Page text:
Similarly enlightening was Brigitte Bedos-Rezak (NYU) speaking about the agency of medieval seals, which she showed could continue to exert authority even after their owner’s death. Richard Leson (University of Wisconsin-Milwaukee) also discussed markers of identity in his paper on a private prayer book embellished with an almost unrivalled profusion of heraldry, both real and fictional.

Thomas B. Payne (William and Mary) unpicked the typological iconography of sacred music in a paper neatly complimented by Mark Everist’s (University of Southampton) iconoclastic approach to generic distinctions in the thirteenth century. On the subject of performance, Carol Symes’s (University of Illinois) Saturday plenary on “How to Do Things with Written Words: The Ars scribendi of Vernacular Documentation” muddied the waters of medieval literacy, vernacularism, and notions of performativity. In a paper that was itself performed as much as spoken, Prof. Symes moved effortlessly through the medieval centuries in order to set her thoughts on the Gothic text in a deep and rich historical and cultural setting, picking up on many of the themes raised by Francis Gingras (Université de Montréal) on Friday.

The roundtable session chaired by William Noel (Director, Kislak Center and SIMS) asked five speakers to rethink Panofsky’s seemingly Hegelian notion of habitus. Carissa Harris (Temple University) drew striking comparisons between the obscene fourteenth-century English tale Gilote e Johane and a scene involving an unexpected sexual proposal from TV sitcom Broad City. Emily Steiner (Penn) showed the fundamental interdisciplinarity of medieval thought through a selection of encyclopaedias. Ivan Drpić (Penn), Meg Leja (Binghamton University), and Nicholas Herman (SIMS) expanded the discussion to encompass Eastern European, early medieval and post-medieval perspectives, blurring the clear geographic and chronological boundaries associated with the idea of Gothic.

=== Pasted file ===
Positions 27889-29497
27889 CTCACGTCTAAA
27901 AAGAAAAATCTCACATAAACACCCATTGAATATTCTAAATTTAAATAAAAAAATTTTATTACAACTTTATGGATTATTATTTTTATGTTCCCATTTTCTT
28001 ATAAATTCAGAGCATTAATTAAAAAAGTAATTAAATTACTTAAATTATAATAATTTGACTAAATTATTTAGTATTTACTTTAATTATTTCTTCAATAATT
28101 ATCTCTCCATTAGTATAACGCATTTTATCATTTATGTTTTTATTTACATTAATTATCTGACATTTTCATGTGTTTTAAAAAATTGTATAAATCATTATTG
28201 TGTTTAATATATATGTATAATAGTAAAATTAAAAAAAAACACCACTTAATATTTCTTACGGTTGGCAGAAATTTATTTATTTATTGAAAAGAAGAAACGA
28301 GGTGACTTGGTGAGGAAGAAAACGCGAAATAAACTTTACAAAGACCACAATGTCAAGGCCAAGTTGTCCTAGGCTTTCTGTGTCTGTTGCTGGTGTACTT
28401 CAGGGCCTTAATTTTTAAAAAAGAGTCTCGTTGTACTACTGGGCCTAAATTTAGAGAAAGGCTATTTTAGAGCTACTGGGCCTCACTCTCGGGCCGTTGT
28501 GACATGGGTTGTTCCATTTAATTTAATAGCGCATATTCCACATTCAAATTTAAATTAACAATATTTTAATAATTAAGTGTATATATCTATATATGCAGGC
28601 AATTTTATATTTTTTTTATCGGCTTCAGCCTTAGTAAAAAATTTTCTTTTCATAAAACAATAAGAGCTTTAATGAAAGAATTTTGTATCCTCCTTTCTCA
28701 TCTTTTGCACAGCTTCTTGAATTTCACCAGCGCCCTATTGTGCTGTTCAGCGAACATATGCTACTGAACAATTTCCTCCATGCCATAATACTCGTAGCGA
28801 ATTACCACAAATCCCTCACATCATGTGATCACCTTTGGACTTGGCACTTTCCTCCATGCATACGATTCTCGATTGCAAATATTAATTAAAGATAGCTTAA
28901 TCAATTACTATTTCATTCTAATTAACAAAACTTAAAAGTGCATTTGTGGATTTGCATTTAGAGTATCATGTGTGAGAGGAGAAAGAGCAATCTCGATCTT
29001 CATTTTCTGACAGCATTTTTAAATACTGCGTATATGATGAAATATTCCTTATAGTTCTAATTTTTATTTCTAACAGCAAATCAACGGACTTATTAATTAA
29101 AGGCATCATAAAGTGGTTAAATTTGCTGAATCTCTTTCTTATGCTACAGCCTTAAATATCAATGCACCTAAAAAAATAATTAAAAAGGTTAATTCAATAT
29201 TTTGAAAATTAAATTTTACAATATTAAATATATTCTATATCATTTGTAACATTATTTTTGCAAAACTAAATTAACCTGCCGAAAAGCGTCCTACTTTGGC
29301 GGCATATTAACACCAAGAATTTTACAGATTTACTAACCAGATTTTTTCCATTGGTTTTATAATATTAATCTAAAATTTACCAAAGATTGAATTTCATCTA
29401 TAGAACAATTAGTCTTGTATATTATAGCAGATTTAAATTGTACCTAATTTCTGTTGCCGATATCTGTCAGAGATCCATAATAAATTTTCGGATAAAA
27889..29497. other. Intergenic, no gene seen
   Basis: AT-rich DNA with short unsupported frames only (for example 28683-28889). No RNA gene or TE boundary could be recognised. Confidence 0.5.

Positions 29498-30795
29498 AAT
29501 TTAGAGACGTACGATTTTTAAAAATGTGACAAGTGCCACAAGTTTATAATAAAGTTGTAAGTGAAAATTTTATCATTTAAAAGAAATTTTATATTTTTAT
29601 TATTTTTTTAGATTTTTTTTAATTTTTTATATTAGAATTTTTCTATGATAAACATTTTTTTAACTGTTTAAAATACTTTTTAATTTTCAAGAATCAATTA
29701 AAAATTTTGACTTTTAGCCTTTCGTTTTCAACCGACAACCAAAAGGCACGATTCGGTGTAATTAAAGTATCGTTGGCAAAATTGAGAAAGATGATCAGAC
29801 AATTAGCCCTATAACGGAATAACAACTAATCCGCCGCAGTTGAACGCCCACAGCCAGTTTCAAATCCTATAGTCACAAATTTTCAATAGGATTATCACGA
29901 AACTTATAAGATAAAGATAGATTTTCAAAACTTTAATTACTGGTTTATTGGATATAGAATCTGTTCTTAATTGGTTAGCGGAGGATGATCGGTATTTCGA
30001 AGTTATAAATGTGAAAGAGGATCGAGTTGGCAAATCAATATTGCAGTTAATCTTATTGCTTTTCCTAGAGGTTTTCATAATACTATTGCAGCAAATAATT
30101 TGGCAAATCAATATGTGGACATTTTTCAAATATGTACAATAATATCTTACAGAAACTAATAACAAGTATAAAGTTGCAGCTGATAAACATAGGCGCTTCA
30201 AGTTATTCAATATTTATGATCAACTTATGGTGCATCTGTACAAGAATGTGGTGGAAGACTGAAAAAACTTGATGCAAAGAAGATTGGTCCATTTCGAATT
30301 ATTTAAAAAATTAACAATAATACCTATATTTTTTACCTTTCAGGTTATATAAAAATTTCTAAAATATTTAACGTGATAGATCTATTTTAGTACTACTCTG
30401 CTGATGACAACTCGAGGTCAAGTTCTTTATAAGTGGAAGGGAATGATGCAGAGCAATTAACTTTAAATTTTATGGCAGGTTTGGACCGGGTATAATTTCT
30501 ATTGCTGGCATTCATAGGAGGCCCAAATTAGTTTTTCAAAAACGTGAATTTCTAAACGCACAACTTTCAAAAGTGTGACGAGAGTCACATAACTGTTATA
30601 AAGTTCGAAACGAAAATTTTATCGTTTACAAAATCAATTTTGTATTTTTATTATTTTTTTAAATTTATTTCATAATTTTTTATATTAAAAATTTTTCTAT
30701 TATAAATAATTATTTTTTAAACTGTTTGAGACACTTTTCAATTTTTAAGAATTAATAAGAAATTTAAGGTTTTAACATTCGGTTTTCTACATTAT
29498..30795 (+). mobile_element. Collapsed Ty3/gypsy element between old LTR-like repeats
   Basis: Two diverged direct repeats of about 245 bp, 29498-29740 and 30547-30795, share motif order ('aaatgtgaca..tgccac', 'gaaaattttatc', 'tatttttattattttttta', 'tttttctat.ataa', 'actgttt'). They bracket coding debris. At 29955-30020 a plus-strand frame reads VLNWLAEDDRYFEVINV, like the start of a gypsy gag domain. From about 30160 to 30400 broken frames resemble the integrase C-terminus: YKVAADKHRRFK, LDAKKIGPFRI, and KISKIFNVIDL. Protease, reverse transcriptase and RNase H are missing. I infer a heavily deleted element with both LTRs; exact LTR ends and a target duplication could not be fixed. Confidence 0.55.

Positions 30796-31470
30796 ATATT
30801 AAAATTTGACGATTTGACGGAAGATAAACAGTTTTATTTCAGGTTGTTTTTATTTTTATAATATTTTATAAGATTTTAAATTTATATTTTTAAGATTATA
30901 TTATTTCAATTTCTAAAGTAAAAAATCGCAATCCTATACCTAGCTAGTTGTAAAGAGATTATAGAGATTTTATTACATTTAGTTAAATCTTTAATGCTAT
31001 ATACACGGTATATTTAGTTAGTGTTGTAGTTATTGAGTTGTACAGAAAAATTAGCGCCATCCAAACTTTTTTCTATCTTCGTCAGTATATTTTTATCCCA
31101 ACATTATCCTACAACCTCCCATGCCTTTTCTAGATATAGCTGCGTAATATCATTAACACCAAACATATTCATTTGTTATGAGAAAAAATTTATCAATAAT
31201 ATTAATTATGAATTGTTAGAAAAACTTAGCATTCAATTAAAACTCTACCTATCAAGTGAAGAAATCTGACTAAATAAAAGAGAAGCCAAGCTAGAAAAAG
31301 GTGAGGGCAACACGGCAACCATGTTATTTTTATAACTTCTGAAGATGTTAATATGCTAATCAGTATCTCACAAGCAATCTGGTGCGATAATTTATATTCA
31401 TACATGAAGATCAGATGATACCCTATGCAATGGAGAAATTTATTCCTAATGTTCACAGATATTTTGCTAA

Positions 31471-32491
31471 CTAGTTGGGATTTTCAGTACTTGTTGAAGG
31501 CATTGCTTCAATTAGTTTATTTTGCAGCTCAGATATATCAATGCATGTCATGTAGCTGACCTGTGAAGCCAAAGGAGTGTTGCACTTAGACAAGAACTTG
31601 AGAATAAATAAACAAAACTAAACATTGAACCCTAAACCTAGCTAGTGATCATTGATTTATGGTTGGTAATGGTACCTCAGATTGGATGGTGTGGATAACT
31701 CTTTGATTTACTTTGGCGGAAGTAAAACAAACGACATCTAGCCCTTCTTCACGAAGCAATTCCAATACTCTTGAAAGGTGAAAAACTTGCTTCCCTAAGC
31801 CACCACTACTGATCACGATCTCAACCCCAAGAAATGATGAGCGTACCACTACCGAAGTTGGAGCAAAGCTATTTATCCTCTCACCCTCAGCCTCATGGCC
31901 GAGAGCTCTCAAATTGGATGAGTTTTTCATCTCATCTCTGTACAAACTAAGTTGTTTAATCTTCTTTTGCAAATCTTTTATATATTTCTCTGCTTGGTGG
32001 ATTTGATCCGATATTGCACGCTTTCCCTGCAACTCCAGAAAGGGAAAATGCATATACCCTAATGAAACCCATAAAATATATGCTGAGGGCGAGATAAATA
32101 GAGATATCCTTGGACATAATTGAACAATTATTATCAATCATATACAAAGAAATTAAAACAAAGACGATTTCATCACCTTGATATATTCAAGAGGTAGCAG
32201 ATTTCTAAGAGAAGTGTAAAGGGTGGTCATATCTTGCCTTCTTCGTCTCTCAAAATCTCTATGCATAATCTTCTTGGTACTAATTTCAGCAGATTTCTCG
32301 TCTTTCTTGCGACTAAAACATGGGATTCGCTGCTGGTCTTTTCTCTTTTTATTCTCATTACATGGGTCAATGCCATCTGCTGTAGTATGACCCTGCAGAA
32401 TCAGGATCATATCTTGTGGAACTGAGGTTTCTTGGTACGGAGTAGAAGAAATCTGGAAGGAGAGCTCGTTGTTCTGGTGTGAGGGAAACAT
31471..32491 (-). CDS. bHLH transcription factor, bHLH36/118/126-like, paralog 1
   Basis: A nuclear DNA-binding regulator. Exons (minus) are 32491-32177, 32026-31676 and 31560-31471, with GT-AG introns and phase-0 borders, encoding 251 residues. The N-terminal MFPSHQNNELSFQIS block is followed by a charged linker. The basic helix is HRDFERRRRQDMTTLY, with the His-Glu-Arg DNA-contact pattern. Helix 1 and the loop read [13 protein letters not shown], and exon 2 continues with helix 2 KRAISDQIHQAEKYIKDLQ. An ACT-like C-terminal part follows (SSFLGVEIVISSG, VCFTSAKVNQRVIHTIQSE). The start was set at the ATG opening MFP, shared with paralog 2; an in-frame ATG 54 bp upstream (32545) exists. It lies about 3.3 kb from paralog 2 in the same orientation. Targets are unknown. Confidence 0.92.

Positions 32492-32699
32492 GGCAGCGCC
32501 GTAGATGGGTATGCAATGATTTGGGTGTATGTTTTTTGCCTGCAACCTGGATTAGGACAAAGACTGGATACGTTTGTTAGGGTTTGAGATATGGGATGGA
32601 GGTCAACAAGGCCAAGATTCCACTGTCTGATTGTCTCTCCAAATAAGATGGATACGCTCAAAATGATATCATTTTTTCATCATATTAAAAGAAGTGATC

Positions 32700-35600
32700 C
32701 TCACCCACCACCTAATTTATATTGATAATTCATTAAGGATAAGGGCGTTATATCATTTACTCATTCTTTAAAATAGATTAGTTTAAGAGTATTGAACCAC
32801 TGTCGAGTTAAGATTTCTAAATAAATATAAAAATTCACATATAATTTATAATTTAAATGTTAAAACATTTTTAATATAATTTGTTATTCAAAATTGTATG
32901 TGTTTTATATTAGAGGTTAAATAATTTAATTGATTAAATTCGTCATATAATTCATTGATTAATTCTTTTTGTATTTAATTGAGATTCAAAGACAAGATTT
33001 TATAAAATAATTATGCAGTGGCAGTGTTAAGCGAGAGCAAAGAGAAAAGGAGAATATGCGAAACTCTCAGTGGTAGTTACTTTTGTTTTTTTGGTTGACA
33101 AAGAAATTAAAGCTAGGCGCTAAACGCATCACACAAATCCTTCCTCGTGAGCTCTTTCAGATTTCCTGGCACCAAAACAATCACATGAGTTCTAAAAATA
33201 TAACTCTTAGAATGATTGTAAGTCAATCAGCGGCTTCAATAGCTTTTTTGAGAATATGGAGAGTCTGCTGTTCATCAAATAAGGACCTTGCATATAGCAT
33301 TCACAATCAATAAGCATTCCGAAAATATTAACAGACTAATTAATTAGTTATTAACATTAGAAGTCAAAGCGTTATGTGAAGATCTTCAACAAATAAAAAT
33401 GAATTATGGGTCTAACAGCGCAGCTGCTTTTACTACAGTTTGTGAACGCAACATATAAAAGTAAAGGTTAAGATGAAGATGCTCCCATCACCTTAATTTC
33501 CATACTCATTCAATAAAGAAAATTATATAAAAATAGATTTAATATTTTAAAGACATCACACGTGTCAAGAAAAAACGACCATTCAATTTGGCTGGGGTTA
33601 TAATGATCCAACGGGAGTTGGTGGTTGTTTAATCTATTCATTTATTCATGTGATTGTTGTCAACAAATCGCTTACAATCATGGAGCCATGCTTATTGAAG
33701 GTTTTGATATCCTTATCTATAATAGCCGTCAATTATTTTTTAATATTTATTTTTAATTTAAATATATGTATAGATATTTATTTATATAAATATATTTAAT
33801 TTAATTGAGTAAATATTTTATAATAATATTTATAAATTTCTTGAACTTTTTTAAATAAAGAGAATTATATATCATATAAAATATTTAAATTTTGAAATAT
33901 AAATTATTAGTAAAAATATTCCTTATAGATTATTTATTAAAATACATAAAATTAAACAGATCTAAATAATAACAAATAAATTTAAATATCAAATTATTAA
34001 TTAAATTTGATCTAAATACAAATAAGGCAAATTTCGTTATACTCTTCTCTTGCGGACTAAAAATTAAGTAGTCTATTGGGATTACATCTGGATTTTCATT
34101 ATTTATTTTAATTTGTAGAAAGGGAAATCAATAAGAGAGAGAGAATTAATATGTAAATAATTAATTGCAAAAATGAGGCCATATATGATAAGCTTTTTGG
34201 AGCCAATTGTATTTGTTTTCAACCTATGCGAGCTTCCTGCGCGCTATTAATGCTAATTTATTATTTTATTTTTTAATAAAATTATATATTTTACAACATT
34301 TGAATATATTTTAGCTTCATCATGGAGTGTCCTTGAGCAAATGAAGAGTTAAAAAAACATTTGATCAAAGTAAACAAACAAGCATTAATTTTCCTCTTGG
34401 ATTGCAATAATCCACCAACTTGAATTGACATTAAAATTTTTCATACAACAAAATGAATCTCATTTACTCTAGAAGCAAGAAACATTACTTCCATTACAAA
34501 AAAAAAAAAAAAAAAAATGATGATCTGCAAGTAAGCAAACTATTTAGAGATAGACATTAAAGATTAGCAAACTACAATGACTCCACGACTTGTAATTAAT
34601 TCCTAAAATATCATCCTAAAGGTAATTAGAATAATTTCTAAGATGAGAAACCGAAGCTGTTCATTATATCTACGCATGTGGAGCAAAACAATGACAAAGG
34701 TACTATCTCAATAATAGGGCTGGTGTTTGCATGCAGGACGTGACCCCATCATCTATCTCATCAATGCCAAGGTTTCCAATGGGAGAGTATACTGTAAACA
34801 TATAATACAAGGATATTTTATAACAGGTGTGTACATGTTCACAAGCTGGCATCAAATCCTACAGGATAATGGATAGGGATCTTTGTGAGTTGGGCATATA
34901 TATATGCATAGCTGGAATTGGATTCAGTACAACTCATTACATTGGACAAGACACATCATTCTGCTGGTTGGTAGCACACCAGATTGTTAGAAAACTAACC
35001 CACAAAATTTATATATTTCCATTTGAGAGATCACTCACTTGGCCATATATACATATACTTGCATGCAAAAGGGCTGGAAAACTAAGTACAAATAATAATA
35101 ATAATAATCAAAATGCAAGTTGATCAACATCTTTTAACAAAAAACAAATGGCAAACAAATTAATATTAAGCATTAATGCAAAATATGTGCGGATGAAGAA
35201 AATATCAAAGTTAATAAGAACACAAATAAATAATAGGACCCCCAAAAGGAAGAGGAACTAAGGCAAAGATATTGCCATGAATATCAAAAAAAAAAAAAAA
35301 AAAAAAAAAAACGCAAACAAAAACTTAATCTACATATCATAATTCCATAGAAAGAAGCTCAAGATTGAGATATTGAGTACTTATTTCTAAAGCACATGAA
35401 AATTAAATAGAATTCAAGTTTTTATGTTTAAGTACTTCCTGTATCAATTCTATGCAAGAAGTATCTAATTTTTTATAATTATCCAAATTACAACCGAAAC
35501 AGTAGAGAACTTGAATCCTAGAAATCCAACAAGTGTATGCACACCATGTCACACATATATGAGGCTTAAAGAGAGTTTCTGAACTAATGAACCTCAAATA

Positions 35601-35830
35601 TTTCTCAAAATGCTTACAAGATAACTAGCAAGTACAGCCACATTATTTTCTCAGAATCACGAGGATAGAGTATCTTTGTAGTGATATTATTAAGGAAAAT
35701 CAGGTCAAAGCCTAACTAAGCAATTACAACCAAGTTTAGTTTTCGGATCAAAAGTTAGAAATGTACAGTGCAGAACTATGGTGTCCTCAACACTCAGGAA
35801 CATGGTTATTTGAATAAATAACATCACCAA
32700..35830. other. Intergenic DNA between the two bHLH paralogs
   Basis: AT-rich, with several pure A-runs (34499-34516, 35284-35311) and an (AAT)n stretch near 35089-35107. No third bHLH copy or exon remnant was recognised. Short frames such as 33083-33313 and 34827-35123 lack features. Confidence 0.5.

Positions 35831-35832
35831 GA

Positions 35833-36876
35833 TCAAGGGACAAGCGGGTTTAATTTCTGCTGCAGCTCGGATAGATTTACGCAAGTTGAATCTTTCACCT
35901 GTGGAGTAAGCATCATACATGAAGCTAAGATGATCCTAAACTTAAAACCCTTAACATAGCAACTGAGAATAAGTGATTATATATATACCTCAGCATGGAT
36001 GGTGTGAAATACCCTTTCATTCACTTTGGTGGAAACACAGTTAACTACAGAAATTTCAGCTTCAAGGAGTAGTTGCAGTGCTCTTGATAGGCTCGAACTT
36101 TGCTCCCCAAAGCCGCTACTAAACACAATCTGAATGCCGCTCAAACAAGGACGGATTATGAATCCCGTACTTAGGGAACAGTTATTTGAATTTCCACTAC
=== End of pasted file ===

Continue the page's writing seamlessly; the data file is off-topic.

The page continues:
The immersive atmosphere of the conference was completed by two Friday night treats: a small display of medieval manuscripts assembled by SIMS curator Nicholas Herman, and a performance of medieval music by the New York-based trio Concordian Dawn.

The organisers of Gothic Arts were hoping for critical and interdisciplinary discussion, and they got it in spades. On such an issue, consensus was always going to be slippery. Some delegates rallied to the defence of the term “Gothic,” recognising in it a certain utility and seeking to reclaim it from Vasarian oblivion. Others maintained that, if we are looking for an authentically medieval mind-frame supporting the aesthetic and intellectual unity of the “Gothic” arts, the advantages of this particular word are outweighed by its historiographic baggage.

With such a fabulous array of scholars sharing such exciting material, my feeling is that all who came left saturated with new knowledge and insight regardless of their feelings about “Gothic.” Perhaps the true value of the term lies in its capacity to stimulate precisely the kind of rigorous interdisciplinary debate both practiced and preached at Gothic Arts: An Interdisciplinary Symposium.